A passion for caring

Trainee nursing associate Carley Kane is hoping to qualify soon – and already has big plans for encouraging the ‘nursing family’ of tomorrow

Carley Kane has just completed her nursing associate training and, all going well, is expecting her pin in the next month or so. She intends to continue working on the acute medical unit of University Hospital of North Durham (UHND) for a time, to consolidate her training, before embarking on the next steps towards her ambition of becoming a nurse.

But Carley’s dedication to healthcare goes way beyond her work on the wards. The 31-year-old is involved in numerous professional undertakings. She’s a patient safety champion, helping to promote good practice within her trust; is involved with Civility Saves Lives, an initiative aimed at engendering positive teamwork; and having been a course rep, she’s now helping Teeside University with its trainee nursing associate prospectus, so happy was she with her own studies there.

She’s also hoping to become a rep with the County Durham Healthcare branch, and maybe even a regional rep for nursing associates and trainees.

And on top of all of that, Carley has a fervant passion to promote what she sees as ”the nursing family” far and wide – not least to the youngsters who could make up the nursing professionals of the future.

This is my opportunity to get involved with as many things as possible

Self-motivated and dedicated, Carley exemplifies the spirit of nursing. And for her, the caring instinct came early – she was 15 when her father died, leaving her with a “big caring responsibility” towards her younger sister. She later worked in a nursing home for about seven years, before joining UHND as a healthcare assistant. It was her manager in the acute medical unit who recommended she join the trainee nursing associate (TNA) programme.

“I’m passionate about caring for people. I loved my healthcare assistant role, but I always wanted more,” she says cheerfully. “I’ve just felt so grateful – towards the trust and my management for helping me progress, and the university as well, because everyone involved in the delivery of the programme was so supportive. And I felt, right, this is my opportunity to get involved with as many things as possible.”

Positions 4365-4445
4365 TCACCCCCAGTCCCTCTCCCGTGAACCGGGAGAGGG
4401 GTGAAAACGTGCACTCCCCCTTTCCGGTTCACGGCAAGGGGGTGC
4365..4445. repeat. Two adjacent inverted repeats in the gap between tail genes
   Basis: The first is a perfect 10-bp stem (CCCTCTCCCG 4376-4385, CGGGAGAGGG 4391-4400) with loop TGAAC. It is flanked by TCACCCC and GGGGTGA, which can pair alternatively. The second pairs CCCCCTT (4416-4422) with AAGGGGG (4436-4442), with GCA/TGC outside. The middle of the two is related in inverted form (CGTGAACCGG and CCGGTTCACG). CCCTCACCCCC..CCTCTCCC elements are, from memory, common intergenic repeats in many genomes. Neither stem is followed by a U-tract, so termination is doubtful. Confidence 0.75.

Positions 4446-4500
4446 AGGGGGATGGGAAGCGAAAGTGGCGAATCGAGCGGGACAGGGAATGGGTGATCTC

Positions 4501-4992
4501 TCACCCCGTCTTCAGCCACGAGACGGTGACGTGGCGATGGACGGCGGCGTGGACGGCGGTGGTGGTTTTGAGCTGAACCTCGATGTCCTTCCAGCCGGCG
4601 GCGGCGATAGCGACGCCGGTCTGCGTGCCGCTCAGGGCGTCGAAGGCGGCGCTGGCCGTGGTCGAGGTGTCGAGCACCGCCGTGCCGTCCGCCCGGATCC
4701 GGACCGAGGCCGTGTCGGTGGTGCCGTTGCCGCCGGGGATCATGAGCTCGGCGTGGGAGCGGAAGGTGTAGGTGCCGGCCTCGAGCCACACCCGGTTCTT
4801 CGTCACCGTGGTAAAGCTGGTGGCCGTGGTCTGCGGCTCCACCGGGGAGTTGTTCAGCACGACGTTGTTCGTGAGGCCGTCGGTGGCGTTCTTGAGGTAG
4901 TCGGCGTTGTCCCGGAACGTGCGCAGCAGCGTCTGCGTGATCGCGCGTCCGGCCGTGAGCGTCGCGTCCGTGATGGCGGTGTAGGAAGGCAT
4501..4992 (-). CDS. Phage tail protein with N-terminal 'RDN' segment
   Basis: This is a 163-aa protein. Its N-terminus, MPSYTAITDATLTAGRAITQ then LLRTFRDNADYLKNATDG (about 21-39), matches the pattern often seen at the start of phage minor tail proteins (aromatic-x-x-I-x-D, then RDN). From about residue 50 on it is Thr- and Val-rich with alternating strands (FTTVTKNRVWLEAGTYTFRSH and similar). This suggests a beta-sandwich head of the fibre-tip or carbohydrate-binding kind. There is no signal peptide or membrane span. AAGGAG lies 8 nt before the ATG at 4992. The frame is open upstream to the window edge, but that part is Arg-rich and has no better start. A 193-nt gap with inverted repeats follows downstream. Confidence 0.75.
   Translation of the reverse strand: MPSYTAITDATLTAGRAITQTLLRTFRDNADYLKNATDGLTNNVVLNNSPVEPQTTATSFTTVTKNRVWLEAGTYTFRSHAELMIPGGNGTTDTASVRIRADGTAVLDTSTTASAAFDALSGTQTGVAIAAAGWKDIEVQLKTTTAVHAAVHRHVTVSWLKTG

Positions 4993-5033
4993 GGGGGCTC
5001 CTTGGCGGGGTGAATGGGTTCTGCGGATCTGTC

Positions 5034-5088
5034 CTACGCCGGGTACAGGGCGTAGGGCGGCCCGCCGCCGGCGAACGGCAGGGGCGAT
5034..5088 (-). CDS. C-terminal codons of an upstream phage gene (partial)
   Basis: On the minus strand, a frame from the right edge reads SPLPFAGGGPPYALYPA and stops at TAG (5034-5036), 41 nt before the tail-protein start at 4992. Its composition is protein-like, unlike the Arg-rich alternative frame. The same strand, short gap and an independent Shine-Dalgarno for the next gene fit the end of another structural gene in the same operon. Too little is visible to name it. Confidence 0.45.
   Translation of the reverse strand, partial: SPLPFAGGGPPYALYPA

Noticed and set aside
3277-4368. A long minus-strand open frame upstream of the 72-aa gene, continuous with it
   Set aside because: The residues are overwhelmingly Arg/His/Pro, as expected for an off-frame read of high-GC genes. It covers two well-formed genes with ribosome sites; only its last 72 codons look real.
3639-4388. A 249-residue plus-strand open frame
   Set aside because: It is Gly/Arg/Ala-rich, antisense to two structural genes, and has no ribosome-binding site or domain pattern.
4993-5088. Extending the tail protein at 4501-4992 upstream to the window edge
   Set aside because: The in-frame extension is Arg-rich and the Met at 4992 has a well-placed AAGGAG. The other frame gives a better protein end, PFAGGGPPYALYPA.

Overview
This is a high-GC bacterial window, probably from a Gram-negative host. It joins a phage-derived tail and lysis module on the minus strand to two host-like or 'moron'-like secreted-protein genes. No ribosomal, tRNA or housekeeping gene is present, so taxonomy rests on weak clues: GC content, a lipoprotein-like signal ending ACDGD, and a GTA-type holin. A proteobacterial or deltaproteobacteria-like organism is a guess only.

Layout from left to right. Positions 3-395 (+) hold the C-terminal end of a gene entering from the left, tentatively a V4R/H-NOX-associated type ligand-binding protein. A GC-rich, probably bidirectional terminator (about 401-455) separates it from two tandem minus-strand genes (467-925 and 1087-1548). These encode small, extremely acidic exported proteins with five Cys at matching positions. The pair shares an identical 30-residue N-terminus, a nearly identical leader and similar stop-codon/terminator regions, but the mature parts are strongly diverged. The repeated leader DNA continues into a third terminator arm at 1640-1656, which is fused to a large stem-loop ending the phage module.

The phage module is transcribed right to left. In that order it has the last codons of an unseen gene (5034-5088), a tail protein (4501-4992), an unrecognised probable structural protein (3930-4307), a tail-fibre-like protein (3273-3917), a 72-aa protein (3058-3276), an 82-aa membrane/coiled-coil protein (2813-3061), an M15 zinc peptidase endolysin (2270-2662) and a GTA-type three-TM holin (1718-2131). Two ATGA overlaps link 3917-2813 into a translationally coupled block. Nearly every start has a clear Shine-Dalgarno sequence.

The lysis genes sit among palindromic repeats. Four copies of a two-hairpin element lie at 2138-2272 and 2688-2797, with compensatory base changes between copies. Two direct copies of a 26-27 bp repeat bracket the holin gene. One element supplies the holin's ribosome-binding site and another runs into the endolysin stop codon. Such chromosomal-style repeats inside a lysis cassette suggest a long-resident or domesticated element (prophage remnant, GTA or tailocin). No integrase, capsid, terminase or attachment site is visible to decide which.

One of these was Nursing Now England, which like the global Nursing Now is aimed at  raising the profile and status of nursing. Carley’s work with the campaign included a visit to a local school in Birmingham and taking part in The Transformation Trust Rock Assembly, an event at Wembley where students can engage directly with employers through live activities – Carley led an ‘acute station’ for young adults, instructing them in areas such as CPR and sepsis.

This gave Carley the idea for her own project, aimed at six-year-olds, which she charmingly calls SCHOOLarship.

“We have a lot of colleagues throughout the country doing one-off school visits,” she explains. “I thought I’d really like to work with one school for a period of time – my local school Sunnybrow Primary. The idea is that we do 12 sessions, one a month, and create mini-modules for the children – with things like inclusion, equality, team work, infection control, health promotion, mini-maths.

“I thought with the continuity of the Schoolarship it could give a bit more depth to the children’s experience,” she continues. “And then at the end they will get a certificate of completion. And what I’d love to do with the school is to have a little celebration event, a graduation. I think that would be awesome.”

She’s determined that the project would be more than just “a lovely idea” and would have genuine purpose, whether it’s modules like inclusion and kindness eliciting positive behaviour, or the experience as a whole planting a seed in children’s minds of working in the nursing professions themselves.

I’m obsessed with my job, honestly. It’s what I love and I always feel I want to be giving more

Carley had the support both of the school’s head teacher and many of her health colleagues, who offered to help with modules. “It’s important we represent all nursing professionals,” she says, “our healthcare assistants, TNAs, nursing associates, nurses, everyone within the nursing family.”

The idea has also been championed by none other than Mark Radford, Health Education England’s chief nurse, who namechecked Carley in his recent speech to the chief nurse’s summit. There’s talk now of encouraging other teams to introduce SCHOOLarship programmes in their local schools.

Unfortunately, the coronavirus outbreak has stalled Carley’s dream, as it has so many others.

While intending to launch SCHOOLarship during this Year of the Nurse and Midwife, Carley has taken the decision to postpone the project in light of the health crisis.

“I felt it was just not the right time, and the school agreed,” she says. “This is to avoid unnecessary stress and worry for parents and to comply with the guidance on social distancing.

“We’re still invested in this, but the SCHOOLarship work will only commence once it’s absolutely appropriate to do so.”

In the meantime, Carley’s enthusiasm for the profession is in no danger of flagging.

“I’m obsessed with my job, honestly. It’s what I love and I always feel I want to be giving more. I want to give to the community as well, not just within the hospital, and not just with patients – I want to nurture everyone.”

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